gas leaking....the gas and the shadow don't match up meaning the source is from the ground.

just saying.



posted on Mar, 8 2012 @ 03:57 AM
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having took all into account I can say without doubt that this is a rogue giant space sperm.
Easily identified from whirlwinds by the lack of whirling and swirling.
Either a rogue giant space sperm or insects emanating from their cave.



posted on Mar, 8 2012 @ 04:58 AM
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reply to post by LucidDreamer85
 


That is due to the angle you are seeing the dust devil, and the angle at which the sun is creating this shadow. The sun is lower to the horizon than our viewpoint, making the shadow elongated. Its the same deal as on earth when your shadow gets longer as the sun sets. It elongates the shadow and you get exaggerated proportions. and this is easy to prove. Our point of view is almost directly over the dust devil. the sun is obviously setting or rising(but more likely setting as dust devils are the result of heat) to the left of this picture and is "below" our point of view, thus giving the shadow an exaggerated/elongated shape...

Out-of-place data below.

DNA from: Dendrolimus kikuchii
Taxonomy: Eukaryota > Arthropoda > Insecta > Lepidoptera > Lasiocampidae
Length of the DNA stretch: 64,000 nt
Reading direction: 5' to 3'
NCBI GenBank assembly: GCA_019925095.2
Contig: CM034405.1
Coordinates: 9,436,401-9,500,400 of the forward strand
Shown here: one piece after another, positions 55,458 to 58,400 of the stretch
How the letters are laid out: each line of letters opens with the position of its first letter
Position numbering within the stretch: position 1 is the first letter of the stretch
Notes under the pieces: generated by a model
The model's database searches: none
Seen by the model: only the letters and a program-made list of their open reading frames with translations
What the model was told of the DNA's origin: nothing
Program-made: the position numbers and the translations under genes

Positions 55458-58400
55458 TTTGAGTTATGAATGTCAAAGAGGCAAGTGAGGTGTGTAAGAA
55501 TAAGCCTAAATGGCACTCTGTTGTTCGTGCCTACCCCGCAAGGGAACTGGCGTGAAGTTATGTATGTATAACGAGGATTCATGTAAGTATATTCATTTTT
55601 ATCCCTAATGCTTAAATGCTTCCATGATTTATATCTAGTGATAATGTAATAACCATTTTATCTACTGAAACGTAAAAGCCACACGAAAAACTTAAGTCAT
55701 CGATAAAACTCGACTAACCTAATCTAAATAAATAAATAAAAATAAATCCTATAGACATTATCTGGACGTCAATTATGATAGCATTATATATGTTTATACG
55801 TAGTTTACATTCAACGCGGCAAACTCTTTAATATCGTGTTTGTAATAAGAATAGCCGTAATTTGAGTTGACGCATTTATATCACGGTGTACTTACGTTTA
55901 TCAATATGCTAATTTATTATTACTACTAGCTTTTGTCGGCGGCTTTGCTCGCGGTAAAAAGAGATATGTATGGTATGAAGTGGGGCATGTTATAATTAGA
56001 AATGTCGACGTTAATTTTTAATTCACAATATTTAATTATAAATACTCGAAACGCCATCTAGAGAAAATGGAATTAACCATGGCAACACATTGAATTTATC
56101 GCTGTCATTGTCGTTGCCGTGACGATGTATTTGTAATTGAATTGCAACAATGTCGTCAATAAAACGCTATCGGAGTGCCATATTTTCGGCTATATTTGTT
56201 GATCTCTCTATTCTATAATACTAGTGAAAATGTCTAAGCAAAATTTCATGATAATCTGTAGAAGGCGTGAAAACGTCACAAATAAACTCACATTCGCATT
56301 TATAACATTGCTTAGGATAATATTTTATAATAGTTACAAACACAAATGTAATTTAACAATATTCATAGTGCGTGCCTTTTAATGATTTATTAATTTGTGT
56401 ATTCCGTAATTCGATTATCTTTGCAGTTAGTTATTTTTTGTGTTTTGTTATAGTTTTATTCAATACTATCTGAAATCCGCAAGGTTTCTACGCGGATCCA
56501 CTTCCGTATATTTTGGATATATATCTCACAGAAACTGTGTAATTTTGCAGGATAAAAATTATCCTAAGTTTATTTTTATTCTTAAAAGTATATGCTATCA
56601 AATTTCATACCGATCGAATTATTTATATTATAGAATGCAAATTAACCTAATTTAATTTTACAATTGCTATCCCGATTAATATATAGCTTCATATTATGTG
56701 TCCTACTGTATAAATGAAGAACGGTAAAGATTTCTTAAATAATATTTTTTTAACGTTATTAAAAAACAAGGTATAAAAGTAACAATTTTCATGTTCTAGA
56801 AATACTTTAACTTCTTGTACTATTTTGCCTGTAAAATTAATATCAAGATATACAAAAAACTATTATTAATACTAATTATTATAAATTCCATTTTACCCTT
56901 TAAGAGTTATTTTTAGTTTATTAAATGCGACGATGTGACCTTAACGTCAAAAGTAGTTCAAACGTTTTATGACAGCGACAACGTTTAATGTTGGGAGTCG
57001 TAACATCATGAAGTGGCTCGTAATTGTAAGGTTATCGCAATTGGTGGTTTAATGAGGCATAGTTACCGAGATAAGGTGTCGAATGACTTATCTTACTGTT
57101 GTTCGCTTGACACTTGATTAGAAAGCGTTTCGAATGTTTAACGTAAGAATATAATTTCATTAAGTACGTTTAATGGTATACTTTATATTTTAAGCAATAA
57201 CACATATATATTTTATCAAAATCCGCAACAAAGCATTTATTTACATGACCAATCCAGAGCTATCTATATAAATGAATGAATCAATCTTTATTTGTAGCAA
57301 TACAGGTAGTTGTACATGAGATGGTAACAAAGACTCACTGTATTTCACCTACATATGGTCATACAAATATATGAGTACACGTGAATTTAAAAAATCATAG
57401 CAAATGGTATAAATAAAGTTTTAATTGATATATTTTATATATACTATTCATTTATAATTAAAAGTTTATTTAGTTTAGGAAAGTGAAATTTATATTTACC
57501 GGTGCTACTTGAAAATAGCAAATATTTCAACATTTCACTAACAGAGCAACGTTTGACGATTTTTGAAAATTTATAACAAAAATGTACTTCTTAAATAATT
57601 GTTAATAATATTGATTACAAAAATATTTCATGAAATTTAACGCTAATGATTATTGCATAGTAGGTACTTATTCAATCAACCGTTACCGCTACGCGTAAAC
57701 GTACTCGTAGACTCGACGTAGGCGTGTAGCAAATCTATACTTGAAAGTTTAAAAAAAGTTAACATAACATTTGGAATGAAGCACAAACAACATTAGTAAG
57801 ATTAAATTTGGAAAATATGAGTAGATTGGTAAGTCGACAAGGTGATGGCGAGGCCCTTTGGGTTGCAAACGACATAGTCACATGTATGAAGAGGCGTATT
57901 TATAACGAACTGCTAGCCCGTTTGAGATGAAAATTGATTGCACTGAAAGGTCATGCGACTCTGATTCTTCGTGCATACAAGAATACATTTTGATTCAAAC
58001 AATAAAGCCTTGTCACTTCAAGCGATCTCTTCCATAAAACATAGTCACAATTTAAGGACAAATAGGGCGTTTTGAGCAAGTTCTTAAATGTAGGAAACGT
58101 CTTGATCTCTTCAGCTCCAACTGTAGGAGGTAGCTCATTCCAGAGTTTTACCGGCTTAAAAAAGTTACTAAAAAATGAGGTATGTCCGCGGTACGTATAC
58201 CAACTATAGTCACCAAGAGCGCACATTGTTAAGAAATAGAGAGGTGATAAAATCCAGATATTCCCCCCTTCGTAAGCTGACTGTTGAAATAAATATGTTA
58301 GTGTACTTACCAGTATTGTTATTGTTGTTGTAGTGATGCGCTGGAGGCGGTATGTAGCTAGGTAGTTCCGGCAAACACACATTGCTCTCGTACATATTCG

edit on 3/8/2012 by VonDoomen because: (no reason given)



posted on Mar, 8 2012 @ 05:02 AM
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Originally posted by 12voltz
This thread went all pear shaped pretty quick,State rivalry , jokes,confusion,experts and wanna be experts.
Its all good,


Think it has been put to bed to be honest. Very interesting spot though, thanks.

Prefer my explanation though, it is definitely a Martian Caspar (the friendly ghost).



posted on Mar, 8 2012 @ 07:22 AM
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reply to post by paperface
 





However I have a feeling we are seeing the remanants from a fire of somesort.Although the temp on Mars is bearable to its inhabitants,I believe other travellers may find it an oevre too cold.

There's not enough O2 on Mars to have a fire.

If we were to have a hab fire on Mars all the Martian fire department would need to do is open the door. No water needed.